R. Papa said: The asmakhta sometimes gives title and sometimes does not. If, e.g., he finds his debtor on the day of payment drinking beer, and not caring about the payment of his debt, it is to be considered that the debtor does not intend any more to redeem his pledge, and then title is acquired by the lender; but if he found him on that day searching for money, title is not acquired. Said R. A’ha of Difti to Rabina: Even in the first case title should not be acquired, as it may be the debtor drinks only to drown his grief, or he relies upon some one who assured him that he would furnish him money. Therefore said Rabina: If we see that the debtor does not care to lower the price of his goods for the purpose of collecting the money due, it must be considered that he does not care any more for the pledged estate, and title is acquired. And the above R. A’ha rejoined: Even this proves nothing, as it may be he does not want people to know his circumstances, which would cause a reduction in value of his estate. Therefore it may be assumed that R. Papa’s statement was thus: “If the debtor was particular on that day with his estate not to have it sold, even for its value, it is certain that he does not care

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for the estate pledged, and title is acquired. R. Papa said again: Although it is decided by the rabbis that an asmakhta gives no title, it is nevertheless considered a hypotheca of which he should collect his money. Said R. Huna b. R. Nathan to him: Has then the debtor at the time pledged said: “Acquire title on the estate to the amount of my debt”? Said Mar Zutro bar R. Mari to Rabina: And even if he said so, would the title be acquired? The stipulation of the pledge was that if he does not repay him within three years then he may collect from this estate, and this is again only an asmakhta, which gives no title. Therefore the hypotheca mentioned by R. Papa is to be explained, that the stipulation was thus: “From this estate you shall collect your money within three years (i.e., I shall sell out from it for your money). However, should the money not be collected within that time, all the estate shall belong to you after the elapse of above-stated time.”

There was a man who sold an estate with security, and the buyer questioned: “Should this estate be taken away by your creditors, will you then repay me from the very best of your estates?” And he answered: “From the very best of my estate I will not, as I need it for myself; your money, however, will be collected of other best estates I possess.” Finally it was taken away, and the very best estate of the seller was overflooded. R. Papa (before whom this case was brought) thought to collect the buyer’s money from the best estate still left in his possession. (The seller, however, claimed that the agreement was, he should repay him from the best but not from the very best; and as now the very best is overflooded, this next best is now the very best, which he needs for himself, so he has a right to repay him from the estate lower in value.) Said

R. Papa to him: “This estate which was secured is still in your possession, and you have to repay from it.”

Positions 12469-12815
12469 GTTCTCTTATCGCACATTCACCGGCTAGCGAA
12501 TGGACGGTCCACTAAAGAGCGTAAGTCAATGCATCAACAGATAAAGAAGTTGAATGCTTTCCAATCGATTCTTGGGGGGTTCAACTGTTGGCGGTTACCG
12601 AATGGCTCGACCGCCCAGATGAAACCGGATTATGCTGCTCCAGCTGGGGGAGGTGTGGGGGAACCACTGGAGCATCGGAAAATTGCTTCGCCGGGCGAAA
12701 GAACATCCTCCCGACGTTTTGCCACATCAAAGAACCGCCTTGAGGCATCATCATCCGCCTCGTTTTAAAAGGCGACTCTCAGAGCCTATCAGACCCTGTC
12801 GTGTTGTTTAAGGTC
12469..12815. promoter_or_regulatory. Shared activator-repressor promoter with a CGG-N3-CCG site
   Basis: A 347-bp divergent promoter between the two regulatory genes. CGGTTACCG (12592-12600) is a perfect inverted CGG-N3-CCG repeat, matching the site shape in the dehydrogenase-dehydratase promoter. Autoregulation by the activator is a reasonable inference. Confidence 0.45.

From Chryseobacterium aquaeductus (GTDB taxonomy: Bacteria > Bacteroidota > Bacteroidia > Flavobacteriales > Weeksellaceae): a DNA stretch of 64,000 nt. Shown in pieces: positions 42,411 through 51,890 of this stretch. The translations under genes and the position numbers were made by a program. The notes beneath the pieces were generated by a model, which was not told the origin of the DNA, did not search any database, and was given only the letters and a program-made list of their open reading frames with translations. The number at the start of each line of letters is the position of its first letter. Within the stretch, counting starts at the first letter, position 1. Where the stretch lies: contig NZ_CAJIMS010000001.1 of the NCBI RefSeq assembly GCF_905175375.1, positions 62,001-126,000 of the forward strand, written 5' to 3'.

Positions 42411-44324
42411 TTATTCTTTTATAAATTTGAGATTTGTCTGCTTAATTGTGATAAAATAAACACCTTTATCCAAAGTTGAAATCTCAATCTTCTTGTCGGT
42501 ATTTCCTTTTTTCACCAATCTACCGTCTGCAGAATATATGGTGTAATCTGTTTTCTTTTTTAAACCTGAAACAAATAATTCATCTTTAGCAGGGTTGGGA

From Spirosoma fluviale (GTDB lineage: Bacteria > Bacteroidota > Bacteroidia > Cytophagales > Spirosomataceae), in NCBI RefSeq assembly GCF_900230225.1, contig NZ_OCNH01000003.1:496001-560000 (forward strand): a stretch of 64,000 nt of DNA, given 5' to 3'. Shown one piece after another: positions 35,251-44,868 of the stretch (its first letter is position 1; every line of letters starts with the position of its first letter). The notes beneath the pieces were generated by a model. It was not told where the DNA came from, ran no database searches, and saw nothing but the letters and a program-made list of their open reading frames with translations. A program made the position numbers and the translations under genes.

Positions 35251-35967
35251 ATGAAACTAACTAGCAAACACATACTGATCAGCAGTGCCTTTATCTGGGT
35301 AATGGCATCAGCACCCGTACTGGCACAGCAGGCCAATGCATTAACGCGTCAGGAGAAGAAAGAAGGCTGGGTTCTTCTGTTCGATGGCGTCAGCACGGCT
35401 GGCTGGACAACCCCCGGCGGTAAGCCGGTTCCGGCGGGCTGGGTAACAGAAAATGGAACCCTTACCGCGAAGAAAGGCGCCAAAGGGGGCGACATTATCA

Said R. A’ha of Difti to Rabina: “The claim of the seller (just explained) is a just one, as this estate which is not overflooded is now his very best, which according to the agreement was not security.” Rabi b. Shiba was a creditor of R. Kahana, who said to him: “Should I not pay you at a certain time, you may collect your money from this wine.” Finally the wine became dearer, and R. Papa was about to say, that the law of asmakhta, which gives no title, applies only to real estate which was not for sale. This wine, however, which was for sale, is considered money.

Said R. Huna b. R. Jehoshua to him: “So

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was said in the name of Rabba: ‘Everything made with a stipulation, gives no title.'” R. Nahaman said: “As the rule that an asmakhta gives no title is accepted by the rabbis in case of a loan with pledged estate for three years, if the lender took possession of it and used the products he must return both.”

(Said the Gemara:) “Shall we assume that R. Nahaman holds that a relinquishment by an error is not to be considered? Was it not taught concerning one who sold out the products of his tree, that, according to R. Huna, he may retract from the sale before the fruits were produced, but not afterward; and according to R. Nahaman he may, even in the latter case?” He, however, said: I admit that if the buyer used already the products in question, it is not to be collected from him (hence we see that a relinquishment by an error is considered?). (The answer was:) There was a sale, but our case is a loan, and the lender used the products for the interest of his loan, which is considered direct usury, which is to be collected by the court. 1 Rabha said: I was sitting before

R. Nahaman at the time he said, “I admit, however,” etc. (just quoted), and was about to object

to his statement from the law of cheating mentioned above, that the amount cheated must be returned, although it was done willingly. (Supra, p. 126.) He, however, looked at me and understood my intention, and he therefore brought as a support to his statement the following Mishna (Kethuboth ii., Mishna 6): “She who refuses to cohabit with her husband, etc., is not entitled to her marriage contract.” (The compensation for usufruct, etc.), from which it is to be inferred that although her husband has not any right to use the fruit belonging to her, it is not to be collected from him if he has done so. (Says the Gemara:) In reality, however, both the objection and the support do not hold; there is no objection from cheating of which the cheated one was not aware that there is such, that he should relinquish it; and there is no support from the woman in the Mishna cited, that each of the women mentioned in the cited Mishna would be pleased to be counted among the married ones.